When Salina and Eduardo Hernandez of Marinette wanted corn tortillas to make a favorite recipe, they had to travel to Green Bay. They hoped that a Hispanic grocery store would locate in the area, but as the years passed without that happening, they made it their dream.
“We thought about it for about five years and built up our savings to make it happen,” Salina explained. “By 2020, we were ready to go forward, but with the pandemic it wasn’t a possibility. We had a lot of hardships and had to use our savings to make ends meet.”
Although their savings were reduced, the plans for a store began in earnest in 2021. They contacted the Green Bay SCORE Chapter and were matched with Mentor Paul Carron.
“I had just paid for an online business class when I found out about SCORE and that all the same advice was available at no cost,” Salina said. “I talked to Paul on Facetime for several hours, and as I asked questions, he gave great advice on what we needed to do to get started.”
They had a name, “Leo’s Mercado,” named after her son, Leo, but needed information on licensing, forming an LLC, obtaining a tax identification number, and best practices. The couple found out that they were eligible for a State of Wisconsin $10,000 Bounceback grant, and with the help provided by SCORE, began to write a business plan.
Research indicated that the area was becoming more diverse and that the Hispanic population in the target area had grown to 2.3%. It was quite a change from Salina’s high school years. She was born n Marinette in 1995 and felt like she was a rarity in the community.
“When I went to school, there was no other culture,” she said. ” Now when you go into the schools, you can see how diverse it is. Starting a Hispanic market is a huge deal, and it shows how far we have come.”
As they planned the store, it was decided that Eduardo, who came to Marinette from Mexico eight years ago, would be the face of the store. Salina is fluent in English only, while Eduardo speaks three languages and is in a better position to serve customers. Communication with the Hispanic community is considered vital to the success of the store.
That meant that one of the first things they did when planning what inventory to buy was to survey Hispanic people who had expressed interest in the store on Facebook.
“We also met with families to determine what they’d like to see in the store and worked with distributors and reps and they recommended items. We wanted to steer away from items that can be purchased in a regular grocery store,” Salina noted.
That meant stocking unique like Mexican soda, green baby bananas, unique seasonings and sauces, plantains, Mexican bread, and fresh tortillas from Chicago.
Because they were on a limited budget, they said they were fortunate to have a supportive landlord who worked with them as they designed the store.
“We made do with what we had available and a lot of our carts, racks, and the cash counter are homemade. By reusing things we already had and building others, we saved a lot of money so that it could be spent on products,” Salina said.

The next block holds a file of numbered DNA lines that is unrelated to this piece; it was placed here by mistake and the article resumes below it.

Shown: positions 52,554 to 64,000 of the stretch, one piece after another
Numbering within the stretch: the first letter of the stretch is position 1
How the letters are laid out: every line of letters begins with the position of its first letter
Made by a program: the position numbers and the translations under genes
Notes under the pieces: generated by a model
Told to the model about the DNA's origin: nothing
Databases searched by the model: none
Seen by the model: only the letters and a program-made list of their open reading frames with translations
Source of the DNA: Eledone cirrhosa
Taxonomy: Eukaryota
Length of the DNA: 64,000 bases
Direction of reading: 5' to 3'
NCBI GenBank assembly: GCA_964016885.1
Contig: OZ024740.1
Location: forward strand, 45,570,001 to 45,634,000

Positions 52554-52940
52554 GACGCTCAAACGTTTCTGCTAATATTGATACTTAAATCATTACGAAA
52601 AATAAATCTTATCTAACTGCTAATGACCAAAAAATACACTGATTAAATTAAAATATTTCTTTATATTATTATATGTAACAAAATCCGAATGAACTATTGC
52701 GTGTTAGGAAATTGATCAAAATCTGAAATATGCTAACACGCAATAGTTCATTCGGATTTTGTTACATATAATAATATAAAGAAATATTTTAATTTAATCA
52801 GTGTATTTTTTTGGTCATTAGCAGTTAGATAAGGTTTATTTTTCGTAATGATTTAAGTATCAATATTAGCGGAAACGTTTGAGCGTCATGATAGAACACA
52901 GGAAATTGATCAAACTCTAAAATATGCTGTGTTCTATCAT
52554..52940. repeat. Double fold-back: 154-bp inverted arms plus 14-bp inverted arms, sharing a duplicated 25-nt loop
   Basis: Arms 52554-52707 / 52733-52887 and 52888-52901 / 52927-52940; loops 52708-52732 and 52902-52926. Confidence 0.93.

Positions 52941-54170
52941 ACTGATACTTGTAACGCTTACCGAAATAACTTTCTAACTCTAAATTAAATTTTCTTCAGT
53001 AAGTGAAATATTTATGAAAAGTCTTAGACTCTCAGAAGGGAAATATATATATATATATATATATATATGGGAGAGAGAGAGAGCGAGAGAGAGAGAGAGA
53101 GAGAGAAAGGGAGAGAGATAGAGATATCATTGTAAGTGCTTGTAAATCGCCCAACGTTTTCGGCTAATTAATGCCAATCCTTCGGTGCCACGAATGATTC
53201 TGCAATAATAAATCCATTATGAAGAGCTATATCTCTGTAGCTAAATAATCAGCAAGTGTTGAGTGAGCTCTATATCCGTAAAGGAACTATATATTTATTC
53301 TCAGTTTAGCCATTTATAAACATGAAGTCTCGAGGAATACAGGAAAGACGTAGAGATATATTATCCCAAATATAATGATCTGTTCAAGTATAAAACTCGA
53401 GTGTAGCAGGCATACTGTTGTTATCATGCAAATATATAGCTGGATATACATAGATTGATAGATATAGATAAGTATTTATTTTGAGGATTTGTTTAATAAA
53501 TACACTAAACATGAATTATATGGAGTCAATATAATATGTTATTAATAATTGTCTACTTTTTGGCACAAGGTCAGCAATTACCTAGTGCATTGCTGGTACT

They were able to proceed without getting a loan, but Salina said that they did obtain a line of credit as recommended by Carron. They haven’t had to use it yet, but she says that one thing that Carron said has certainly been true.
“He said that everything will cost more than you expect it to,” Salina added.
One of those unexpected things was a huge inventory loss when the electrician who was installing the sign didn’t turn the power back on when he was done. An entire cooler of food had to be disposed of just when they were about to open.
It is occurrences like that that have resulted in anxiety as they try to become established.
Salina says that their bookkeeper has provided sales projections, and it is hard to remember that it takes time for people to find out about Leo’s Mercado. She focuses on the goals they have set as her husband works at the store and she works fulltime in banking during the day and does paperwork at night while spending time with their two small children.
“We have a weekly goal that we’ve met so far and an ultimate goal for the year,” she said. “There are also random goals like buying another refrigerator, getting a cargo van, setting up a kitchen so we can sell prepared meals, and getting an alcohol license.”
The ability to sell prepared foods and other “grab and go” meals like marinated meats and Mexican dishes will be a boost to sales. Once they are able to do those things, they are confident that they will attract not only the Hispanic population, but also others who are interested in trying new foods.
“Our motto is, ‘Bringing Family Home,’ and we want people of all cultures to come here and feel like they have a place here. We are very people-oriented and our reviews online have been amazing. Everyone talks about how nice, kind, and helpful we are,” Salina said.
She said that her first challenge will be letting more people know about the store. They have a high-traffic location near big box stores and think that will be a plus. Other marketing includes social media, flyers, and communication within the community.
In the interim, she noted, “I have had to let a lot of things go that I haven’t had time for – things like household chores, car maintenance, and friendships. But once we get things going, it will all be worth it.”
Tina Dettman-Bielefeldt is co-owner of DB Commercial Real Estate in Green Bay and Past District Director for SCORE, Wisconsin.